4 Life Lessons I Learned as a Jewish Teacher at an Islamic School
Would a private Islamic elementary school hire a Jewish schoolteacher? And should a Jewish schoolteacher work for an Islamic private school? What kind of experience would this be?
I accepted the position with mixed feelings. Nervous about religious prejudices, I wondered if I’d be accepted into the school community. Through applying good teaching skills, and putting forth my best efforts, I thought I’d teach the parents to feel positively about Jewish people. Little did I know that I was about to be educated as well.
1) The Islamic families were very warm and welcoming
From the beginning, I felt the parents and staff to be very friendly. Daily, I received nice greetings and smiles in the hallways. Throughout the school year, I communicated nicely with my students’ parents with newsletters, e-mails, phone and in-person conversations. Without exception, I found all of my contacts to be pleasant and often complimentary. Similarly, I enjoyed regularly speaking with my colleagues. In fact, to my delight, I was occasionally invited to family events, apart from school. Never did I feel discrimination.
2) The Islamic and Judaic cultures have many similarities
Through my first school days, I quickly became aware of an amazing number of cultural similarities affecting prayer, clothing, food, and language. Daily, my students joined the rest of the school, in afternoon prayer. Upon entering the musallah, a place of prayer, I recognized similarities to Jewish sanctuaries. More specifically, similar to the orthodox synagogues that I’ve attended, the men prayed in a separate section from the women. They prayed on the lower level with the imam, spiritual leader, while the women prayed from the balcony. Similarly the boys sat separate from the girls. Exceptions were made for the younger children which included my first graders. They sat on the balcony but in separate rows from the girls. In addition to the physical spacing, the sound was similar. Although the people were praying with Arabic melodies, I associated the feeling with hearing people praying with Hebrew melodies.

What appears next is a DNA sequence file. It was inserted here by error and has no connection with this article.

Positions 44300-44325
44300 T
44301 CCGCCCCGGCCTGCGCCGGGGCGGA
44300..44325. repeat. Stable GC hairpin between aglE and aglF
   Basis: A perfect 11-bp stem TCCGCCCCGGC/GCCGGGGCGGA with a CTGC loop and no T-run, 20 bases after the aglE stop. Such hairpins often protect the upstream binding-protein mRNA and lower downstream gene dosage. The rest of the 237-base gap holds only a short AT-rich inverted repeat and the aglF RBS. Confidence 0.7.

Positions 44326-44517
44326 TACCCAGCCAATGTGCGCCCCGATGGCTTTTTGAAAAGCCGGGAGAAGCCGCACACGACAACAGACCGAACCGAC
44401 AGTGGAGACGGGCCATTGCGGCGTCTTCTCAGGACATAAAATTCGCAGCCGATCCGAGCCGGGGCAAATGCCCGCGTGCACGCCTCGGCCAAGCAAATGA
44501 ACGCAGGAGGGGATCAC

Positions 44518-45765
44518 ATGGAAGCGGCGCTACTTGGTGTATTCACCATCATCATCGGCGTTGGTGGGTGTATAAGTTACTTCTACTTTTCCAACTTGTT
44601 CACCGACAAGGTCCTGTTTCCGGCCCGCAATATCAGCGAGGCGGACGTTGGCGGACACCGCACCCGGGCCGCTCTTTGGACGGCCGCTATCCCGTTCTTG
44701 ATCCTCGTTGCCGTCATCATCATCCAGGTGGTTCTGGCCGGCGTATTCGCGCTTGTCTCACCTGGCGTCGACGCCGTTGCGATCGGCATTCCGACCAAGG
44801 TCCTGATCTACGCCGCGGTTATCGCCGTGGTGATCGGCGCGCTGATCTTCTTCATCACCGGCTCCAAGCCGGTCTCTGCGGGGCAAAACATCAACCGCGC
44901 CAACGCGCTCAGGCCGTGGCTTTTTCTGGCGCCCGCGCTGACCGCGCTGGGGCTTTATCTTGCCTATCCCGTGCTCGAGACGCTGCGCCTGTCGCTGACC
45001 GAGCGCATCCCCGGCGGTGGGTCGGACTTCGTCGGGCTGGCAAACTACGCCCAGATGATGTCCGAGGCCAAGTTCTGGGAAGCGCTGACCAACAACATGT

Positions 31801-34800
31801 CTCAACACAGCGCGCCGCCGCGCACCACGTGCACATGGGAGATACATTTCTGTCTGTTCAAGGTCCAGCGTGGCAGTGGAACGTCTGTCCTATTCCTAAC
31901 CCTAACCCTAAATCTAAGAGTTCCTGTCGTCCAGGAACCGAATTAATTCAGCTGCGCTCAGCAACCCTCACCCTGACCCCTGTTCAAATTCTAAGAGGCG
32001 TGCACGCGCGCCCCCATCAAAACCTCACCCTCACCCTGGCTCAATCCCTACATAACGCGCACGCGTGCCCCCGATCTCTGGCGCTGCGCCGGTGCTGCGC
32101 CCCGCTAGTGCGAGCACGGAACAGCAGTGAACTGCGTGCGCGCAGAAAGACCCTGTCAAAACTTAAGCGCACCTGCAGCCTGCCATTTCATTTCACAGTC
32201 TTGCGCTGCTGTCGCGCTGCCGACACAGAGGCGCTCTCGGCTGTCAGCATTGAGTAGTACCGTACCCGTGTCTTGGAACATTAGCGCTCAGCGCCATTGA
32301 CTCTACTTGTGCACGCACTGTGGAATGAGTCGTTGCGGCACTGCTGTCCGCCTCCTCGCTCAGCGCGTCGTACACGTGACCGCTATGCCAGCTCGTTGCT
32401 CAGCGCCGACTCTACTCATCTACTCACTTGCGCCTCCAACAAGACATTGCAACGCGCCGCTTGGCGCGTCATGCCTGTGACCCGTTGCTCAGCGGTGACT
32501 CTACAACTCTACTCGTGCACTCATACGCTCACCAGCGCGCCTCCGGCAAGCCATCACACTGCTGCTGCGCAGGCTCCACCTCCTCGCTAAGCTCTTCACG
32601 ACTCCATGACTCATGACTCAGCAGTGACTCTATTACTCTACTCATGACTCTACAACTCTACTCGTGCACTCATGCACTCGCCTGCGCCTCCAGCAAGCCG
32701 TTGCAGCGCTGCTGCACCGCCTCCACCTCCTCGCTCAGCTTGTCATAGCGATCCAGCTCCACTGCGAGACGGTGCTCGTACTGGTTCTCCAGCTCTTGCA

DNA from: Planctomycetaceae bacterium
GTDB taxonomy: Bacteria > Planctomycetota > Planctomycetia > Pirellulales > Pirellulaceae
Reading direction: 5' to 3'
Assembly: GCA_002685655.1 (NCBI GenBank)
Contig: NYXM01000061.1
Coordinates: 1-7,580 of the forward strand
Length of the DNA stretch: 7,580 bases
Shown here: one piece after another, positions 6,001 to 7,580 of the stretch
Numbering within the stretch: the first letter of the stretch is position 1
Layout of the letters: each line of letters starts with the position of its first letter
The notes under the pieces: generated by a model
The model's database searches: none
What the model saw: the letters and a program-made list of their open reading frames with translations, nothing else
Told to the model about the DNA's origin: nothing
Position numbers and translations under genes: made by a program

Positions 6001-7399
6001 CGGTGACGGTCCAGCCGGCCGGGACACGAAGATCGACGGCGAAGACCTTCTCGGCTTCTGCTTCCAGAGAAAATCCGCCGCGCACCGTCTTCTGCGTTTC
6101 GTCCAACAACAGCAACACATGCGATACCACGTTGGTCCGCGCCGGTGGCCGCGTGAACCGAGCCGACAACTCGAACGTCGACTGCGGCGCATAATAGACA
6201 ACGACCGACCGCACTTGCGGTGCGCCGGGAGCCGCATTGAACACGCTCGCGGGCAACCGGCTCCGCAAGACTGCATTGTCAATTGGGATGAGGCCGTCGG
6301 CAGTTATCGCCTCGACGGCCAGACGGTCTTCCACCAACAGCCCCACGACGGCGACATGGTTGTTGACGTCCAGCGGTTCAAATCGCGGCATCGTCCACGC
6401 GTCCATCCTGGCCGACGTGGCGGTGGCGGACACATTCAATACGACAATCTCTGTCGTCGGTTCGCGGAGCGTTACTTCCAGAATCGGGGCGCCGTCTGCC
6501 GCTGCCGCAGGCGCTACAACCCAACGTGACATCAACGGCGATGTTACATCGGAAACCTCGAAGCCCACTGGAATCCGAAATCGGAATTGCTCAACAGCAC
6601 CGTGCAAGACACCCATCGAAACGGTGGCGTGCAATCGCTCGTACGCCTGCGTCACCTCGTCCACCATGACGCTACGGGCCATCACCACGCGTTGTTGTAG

3) I learned to appreciate the many roles of Muslim women
As a social studies unit, my students studied jobs in our community. Hoping to make the lessons more meaningful, I invited parents to share their personal professions with the class. To my delight, the mothers frequently volunteered to explain their jobs. Their occupations included: medicine, urban planning, computer software, and learning center management. Some of the mothers were attending college. This became another one of my many positive learning experiences. Too often, I had heard stereotypes due to the female roles limited by foreign rulers.
4) I felt the need to share my experiences
At this unstable time of worldwide terrorism, I felt the need to share my positive experiences. I wanted to help people shed their negative stereotypes. From the time I considered accepting the teaching position onward, I met people who questioned my thinking. Would/could I be accepted? Through self-publishing a book, I thought I could best explain why political barriers need to be removed. The Jewish and Muslim cultures have so much in common. If only we could concentrate on the similarities and let them help us work through our differences.
Since publishing my book, I have been arranging presentations with various organizations. My purpose is, again, to spread the word. The need for this sharing has repeatedly surfaced through my own conversations and awareness of news events. Often I have been asked why Muslims use violence. People have questioned whether the Quran teaches violence? To the other extreme, I have experienced a warm and loving Muslim community.
About The Author
Janet Goldman is a writer, research analyst, and project assistant. You can connect with her via her website at: www.janetcgoldman.com